Long-suffering Edmonton Oilers veterans waited a long time for this

They know there aren’t any guarantees, but just getting to the post-season with a realistic chance to do something special is all they’ve ever asked for

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All season. Their whole careers. Their whole lives.

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The long-serving and long-suffering veterans of the Edmonton Oilers rebuild have waited for this opportunity for as far back as they can remember.

They know there aren’t any guarantees, but just getting to the post-season with a realistic chance to do something special is all they’ve ever asked for. Now that that day is here, they can’t help but savour the butterflies.

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“It’s exciting to be heading into this meaningful time of year,” said defenceman Darnell Nurse, who’s in his eighth season with the organization. “It’s what you prepare for all summer, what you play for all regular season. This is the real deal. This is what it’s all about.”

To be embarking on this journey with a team this deep, this strong and this close, makes the whole thing even more compelling. With the third-best record in the NHL since they made their mid-season coaching change, the Oilers truly believe they are one of the top teams in the tournament.

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This first round series with the Los Angeles Kings is their chance to start showing what they can do.

“There is obviously a lot of confidence in our group,” said Nurse. “We’ve played some really good hockey as of late, over the course of a few months.”

This will be the third year in a row Edmonton made the playoffs, which is a big step in the right direction considering it’s the first time that’s happened since 1999-2001. But they bowed out in the first round in each of the last two seasons and realize that suffering a similar fate is simply not an option.

They’re also convinced that they are much better-equipped, from personnel and experience standpoints, to finally get over that first hurdle.

“Our depth is just better,” said 55-goal scorer Leon Draisaitl, who’s also in his eighth season with Edmonton. “We have players who’ve been there and done it and have experience.

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“Also, we’ve learned from the experiences we’ve had the last couple of years. We all know we weren’t happy with how it ended. We tried to learn from it and take the next step. We have to show that in this series.

“Every play is a little more important right now. Every shift is a little more important.

Now that they’ve been here a few times, the players admit they’re feeling more at home than they did in 2020 or 2021. And with fans in the building, it feels more like a real playoff series than any of the bubbles did.

“You still get butterflies going into the playoffs, but there’s a sense of comfort when you get into games and these situations more and more,” said Nurse. “We want to make it something that is consistent year in and year out. We have to keep punching our ticket and giving ourselves a chance.”

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Even a first-timer like Evan Bouchard, who watched from the taxi squad last season, can sense a different vibe around the team and the city.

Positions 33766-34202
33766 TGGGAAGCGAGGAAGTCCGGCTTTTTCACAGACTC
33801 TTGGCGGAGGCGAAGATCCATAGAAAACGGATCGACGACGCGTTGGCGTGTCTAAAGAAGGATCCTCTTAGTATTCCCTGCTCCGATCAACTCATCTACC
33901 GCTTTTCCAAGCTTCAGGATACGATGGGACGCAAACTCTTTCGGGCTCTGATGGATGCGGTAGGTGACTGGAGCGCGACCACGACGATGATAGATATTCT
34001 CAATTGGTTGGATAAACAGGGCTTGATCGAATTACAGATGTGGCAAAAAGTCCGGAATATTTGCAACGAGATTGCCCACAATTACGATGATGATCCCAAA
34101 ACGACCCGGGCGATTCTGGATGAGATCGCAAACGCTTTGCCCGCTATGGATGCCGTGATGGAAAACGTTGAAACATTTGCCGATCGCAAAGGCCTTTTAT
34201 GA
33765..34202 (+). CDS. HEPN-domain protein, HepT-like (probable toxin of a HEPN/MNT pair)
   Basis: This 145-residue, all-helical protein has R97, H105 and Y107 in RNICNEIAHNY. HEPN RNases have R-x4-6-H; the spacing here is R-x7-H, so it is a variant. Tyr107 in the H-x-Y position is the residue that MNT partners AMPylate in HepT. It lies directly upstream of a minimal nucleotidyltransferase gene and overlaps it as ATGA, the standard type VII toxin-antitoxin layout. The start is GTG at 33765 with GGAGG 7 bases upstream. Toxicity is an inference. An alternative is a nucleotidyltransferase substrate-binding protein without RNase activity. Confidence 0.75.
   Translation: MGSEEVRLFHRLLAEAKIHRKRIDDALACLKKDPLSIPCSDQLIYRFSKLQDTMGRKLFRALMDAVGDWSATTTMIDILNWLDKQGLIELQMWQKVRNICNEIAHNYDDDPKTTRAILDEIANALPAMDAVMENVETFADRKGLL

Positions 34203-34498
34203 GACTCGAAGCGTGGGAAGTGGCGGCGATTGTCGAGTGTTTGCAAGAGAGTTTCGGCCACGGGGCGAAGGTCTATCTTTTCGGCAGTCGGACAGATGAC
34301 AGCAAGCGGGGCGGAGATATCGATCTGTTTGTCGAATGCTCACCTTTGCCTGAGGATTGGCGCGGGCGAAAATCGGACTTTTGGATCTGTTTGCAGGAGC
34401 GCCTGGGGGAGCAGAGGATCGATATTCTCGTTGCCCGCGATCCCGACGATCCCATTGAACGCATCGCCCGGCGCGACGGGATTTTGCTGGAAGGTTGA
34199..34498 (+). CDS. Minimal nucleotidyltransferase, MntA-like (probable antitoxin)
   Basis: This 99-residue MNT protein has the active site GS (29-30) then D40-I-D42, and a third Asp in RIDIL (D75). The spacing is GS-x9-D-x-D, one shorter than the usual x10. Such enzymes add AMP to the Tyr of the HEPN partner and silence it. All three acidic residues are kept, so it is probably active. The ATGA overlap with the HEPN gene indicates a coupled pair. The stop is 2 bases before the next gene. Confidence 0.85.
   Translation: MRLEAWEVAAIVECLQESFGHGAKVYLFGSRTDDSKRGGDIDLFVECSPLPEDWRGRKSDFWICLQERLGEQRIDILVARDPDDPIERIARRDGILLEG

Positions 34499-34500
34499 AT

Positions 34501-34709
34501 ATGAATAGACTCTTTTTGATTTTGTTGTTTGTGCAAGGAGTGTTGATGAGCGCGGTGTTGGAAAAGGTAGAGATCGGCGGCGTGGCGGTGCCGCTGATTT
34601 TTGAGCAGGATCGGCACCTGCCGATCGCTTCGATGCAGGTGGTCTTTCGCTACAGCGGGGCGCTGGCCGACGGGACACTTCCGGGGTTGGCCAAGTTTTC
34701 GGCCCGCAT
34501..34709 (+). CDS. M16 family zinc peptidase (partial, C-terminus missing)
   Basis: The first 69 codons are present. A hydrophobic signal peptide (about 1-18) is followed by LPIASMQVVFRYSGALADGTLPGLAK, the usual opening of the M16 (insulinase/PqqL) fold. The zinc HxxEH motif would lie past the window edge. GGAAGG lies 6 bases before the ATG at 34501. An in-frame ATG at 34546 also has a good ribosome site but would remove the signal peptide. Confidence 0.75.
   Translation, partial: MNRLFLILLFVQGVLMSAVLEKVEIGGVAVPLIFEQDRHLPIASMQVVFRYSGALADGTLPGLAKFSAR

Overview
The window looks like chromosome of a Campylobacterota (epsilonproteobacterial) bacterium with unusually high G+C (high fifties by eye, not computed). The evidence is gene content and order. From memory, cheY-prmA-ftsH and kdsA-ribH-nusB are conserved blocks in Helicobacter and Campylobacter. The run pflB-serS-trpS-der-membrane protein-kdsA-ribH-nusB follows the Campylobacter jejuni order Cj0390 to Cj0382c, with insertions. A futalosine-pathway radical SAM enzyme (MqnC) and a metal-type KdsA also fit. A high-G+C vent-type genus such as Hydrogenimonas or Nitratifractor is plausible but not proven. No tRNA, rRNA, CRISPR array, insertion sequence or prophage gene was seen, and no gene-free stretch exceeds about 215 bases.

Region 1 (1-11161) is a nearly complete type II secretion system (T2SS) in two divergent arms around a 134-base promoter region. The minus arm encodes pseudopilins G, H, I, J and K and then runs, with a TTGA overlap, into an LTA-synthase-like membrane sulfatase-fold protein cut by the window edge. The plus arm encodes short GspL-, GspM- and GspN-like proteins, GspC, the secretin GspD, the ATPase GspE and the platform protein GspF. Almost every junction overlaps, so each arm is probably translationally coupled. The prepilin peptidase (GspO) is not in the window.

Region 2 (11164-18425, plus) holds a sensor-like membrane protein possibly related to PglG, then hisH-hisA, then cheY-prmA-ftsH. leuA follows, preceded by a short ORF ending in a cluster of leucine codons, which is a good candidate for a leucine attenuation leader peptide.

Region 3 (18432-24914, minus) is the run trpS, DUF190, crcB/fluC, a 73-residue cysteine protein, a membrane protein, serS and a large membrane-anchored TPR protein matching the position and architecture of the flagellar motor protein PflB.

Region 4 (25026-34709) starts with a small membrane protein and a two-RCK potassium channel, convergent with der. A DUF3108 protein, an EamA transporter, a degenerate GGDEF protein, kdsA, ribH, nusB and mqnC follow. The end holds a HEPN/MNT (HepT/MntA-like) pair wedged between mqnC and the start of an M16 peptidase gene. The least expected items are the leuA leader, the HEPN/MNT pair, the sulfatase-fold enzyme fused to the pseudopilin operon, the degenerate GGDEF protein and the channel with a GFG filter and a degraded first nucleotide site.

“We know the playoffs are a different breed,” he said. “You have to be ready for that next step.
“Last year was definitely not the result we wanted after a hard season. I think everyone on the team learned from that. We don’t want the same experience to happen. We’re coming in well-prepared and really hungry.”


For Nurse, waiting this long, and then having to spend the last week wondering if a leg injury might push him to the sidelines was brutal. So is not being 100 per cent when his team needs him most.

“That’s part of being an athlete,” he said. “You preach staying even keel and this is one of those things where you’re dealing with something for the last week.”

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One of the key differences in this year’s team comes from the addition of three battle-tested veterans who helped change they dynamics of the entire team. Zach Hyman, Evander Kane and Duncan Keith bring grit, tenacity and a wealth of post-season experience.

“It gives us a lot more options than in the past,” said Draisaitl. “A lot more depth. They are three really good players who’ve been in the playoffs and done this whole rodeo. It’s nice to have a little bit of experience in our dressing room.”


With two of the best defensive centres in the NHL on one side and two of the best offensive centres on the other, the Oilers and Kings has the makings of coaching chess match.

But however Kings coach Todd McLellan wants to deploy Anze Kopitar and Phillip Danault against Connor McDavid and Leon Draisaitl might not impact Jay Woodcroft’s strategy at all.

“I would never want to let another team’s bench dictate who I put on the ice,” said the Oilers coach. “Especially when you have some of the players we have. I like being flexible.

“We have a lot of really good players and I feel confident with them on the ice against anybody. I don’t want to be prisoner to something that was decided beforehand. I try and use the real time information that the players give us.”



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